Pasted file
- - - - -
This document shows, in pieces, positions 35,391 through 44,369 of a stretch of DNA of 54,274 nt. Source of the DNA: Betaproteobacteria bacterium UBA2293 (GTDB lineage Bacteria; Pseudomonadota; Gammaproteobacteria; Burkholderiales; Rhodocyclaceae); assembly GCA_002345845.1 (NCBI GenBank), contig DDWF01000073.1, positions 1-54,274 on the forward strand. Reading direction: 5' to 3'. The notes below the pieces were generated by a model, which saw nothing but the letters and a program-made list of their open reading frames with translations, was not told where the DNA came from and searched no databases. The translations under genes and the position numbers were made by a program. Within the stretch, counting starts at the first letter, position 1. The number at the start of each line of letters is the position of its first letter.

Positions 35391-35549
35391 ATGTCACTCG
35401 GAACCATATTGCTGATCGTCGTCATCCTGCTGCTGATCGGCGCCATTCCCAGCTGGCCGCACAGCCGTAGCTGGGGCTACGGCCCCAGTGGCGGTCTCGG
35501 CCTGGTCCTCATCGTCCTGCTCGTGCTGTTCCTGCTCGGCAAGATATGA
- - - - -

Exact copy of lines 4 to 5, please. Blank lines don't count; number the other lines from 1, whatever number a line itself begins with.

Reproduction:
35401 GAACCATATTGCTGATCGTCGTCATCCTGCTGCTGATCGGCGCCATTCCCAGCTGGCCGCACAGCCGTAGCTGGGGCTACGGCCCCAGTGGCGGTCTCGG
35501 CCTGGTCCTCATCGTCCTGCTCGTGCTGTTCCTGCTCGGCAAGATATGA